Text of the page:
Dec 9, 2015 12:00 AM
CONCORD - New Hampshire's Opioid Task Force is facing more than a few challenges.
Laying out the challenge facing the Opioid Task Force was Marty Boldin, chairman of Governor’s Commission on Alcohol and Drug Abuse.
"But the bottom line is that we are bring a knife to a gunfight here," Boldin said. "We do not have enough resources to meet the need we have out there right now.''
"Our children are dying at a rate we’ve never seen," Jayson Pratt, New England clinical director for the Phoenix House, said. "So I think it warrants its own separate program and it warrants its mandated time because it’s that serious of an issue.’’
Health care professionals and law enforcement agree drug education must be taught at every grade in all public schools.
"We need to educate our kids at an early age so that we can avoid what’s happening out there right now,’’ State Sen. Nancy Stiles, R-Hampton, said.
The chairman of the House Education Committee questioned if requiring two hours a year in lower grades and four hours in upper grades is micromanaging.
"Now we’re starting to get in that direction again where we are requiring two hours of this, four hours of that depending on the grade level,’’ State Rep. Rick Ladd, R-Haverhill and a retired school principal, said.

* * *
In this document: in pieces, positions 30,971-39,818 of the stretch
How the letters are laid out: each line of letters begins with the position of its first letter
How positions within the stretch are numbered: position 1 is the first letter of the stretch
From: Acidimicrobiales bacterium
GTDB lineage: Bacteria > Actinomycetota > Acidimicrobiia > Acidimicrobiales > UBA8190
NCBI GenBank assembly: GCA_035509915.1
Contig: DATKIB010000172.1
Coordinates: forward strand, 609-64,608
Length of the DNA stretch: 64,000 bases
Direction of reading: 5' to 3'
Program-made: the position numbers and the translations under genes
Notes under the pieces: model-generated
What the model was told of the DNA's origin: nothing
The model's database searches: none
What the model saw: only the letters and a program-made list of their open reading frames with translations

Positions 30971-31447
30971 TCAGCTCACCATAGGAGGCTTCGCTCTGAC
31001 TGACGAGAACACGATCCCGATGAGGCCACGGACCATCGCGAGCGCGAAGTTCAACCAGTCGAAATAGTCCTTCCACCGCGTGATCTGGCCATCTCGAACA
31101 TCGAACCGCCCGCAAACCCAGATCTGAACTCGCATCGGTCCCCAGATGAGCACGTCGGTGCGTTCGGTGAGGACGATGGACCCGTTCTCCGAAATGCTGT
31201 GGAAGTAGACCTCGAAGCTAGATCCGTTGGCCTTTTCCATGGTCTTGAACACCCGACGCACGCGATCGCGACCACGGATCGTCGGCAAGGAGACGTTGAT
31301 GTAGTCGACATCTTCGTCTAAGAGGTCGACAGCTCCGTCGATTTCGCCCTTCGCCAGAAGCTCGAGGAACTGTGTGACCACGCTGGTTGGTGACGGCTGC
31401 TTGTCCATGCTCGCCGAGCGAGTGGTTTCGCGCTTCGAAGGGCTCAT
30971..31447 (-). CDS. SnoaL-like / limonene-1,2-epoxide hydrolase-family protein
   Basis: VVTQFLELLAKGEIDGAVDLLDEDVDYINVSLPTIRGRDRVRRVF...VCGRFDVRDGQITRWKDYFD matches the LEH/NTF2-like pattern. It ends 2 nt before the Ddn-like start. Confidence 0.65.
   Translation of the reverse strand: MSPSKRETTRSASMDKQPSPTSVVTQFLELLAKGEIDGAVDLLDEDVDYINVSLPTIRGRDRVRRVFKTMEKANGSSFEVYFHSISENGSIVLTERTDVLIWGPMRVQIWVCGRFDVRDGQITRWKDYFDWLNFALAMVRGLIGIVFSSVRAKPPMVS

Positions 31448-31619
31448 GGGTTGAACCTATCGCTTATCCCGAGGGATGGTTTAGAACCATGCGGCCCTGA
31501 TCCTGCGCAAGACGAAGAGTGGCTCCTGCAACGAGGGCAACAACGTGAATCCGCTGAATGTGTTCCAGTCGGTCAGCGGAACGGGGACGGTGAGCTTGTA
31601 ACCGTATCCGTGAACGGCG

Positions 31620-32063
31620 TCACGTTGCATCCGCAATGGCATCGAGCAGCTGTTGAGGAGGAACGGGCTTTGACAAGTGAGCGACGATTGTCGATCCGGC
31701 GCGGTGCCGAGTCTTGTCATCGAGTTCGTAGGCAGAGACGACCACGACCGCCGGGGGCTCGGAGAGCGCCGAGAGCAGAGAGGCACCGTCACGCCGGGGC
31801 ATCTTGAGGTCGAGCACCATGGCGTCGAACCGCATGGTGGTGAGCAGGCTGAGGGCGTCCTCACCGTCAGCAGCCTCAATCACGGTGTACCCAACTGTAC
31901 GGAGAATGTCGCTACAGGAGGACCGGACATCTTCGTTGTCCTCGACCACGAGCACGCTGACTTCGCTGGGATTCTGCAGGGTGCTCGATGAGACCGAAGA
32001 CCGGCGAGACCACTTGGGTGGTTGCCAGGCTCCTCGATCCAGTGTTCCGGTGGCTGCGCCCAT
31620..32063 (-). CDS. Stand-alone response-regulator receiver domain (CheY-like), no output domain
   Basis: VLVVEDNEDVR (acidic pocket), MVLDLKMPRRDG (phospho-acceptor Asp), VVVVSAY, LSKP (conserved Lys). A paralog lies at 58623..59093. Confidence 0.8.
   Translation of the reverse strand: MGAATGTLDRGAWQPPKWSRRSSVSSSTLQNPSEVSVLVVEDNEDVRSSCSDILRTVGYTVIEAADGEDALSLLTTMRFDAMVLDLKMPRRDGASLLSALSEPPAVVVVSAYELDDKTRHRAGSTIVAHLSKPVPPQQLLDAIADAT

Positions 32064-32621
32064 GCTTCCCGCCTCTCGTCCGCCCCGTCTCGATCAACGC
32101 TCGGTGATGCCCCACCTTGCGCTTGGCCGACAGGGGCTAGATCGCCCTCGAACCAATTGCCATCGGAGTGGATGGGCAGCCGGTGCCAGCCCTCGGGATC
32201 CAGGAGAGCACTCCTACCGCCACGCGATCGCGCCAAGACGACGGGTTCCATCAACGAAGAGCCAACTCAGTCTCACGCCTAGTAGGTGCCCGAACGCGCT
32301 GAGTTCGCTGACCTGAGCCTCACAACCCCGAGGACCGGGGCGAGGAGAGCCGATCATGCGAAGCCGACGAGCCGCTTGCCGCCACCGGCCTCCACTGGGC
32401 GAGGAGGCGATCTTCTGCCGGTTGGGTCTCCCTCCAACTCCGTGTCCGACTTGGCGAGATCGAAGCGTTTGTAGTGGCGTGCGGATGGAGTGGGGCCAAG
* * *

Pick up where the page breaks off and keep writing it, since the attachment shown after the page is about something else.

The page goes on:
State education rules do require that alcohol and drug abuse be part of the curriculum, and a leading educator says local control dictates what each district does.
"They say what’s appropriate for them based on the data they have in front of them,’’ Mary Steady, director of the Office of Student Wellness at the Department of Education, said.
Another task force member says if not now, then when?
"Now is the time to mandate drug education instead of allowing everybody to just do what they want to do,’’ Sen. Bette Lasky, D-Nashua, said.
In New Hampshire, teens drink alcohol at the highest rate in the nation, marijuana use is second, heroin and illegal prescription soaring and ER admissions for overdoses have quadrupled.
A school boards administrator insisted schools already do this.
"I don’t think it’s something they are ignoring,’’ said Dean Michener, associate director for the New Hampshire School Boards Association. "I think they take it very seriously.’’
Bedford Police Chief John Bryfanski said the risk of doing nothing is too high.
"I see that we are approaching yet again a verge of losing yet another generation of young people to drug abuse,’’ Bryfanski said.
The panel embraces this cause after removing the hourly requirement and they recommend it be part of the fast-track bills that lawmakers approve in late January.
You could see the Opioid Task Force tiptoeing through the political minefield making sure not to step on a new mandate that could cause this bill to explode.
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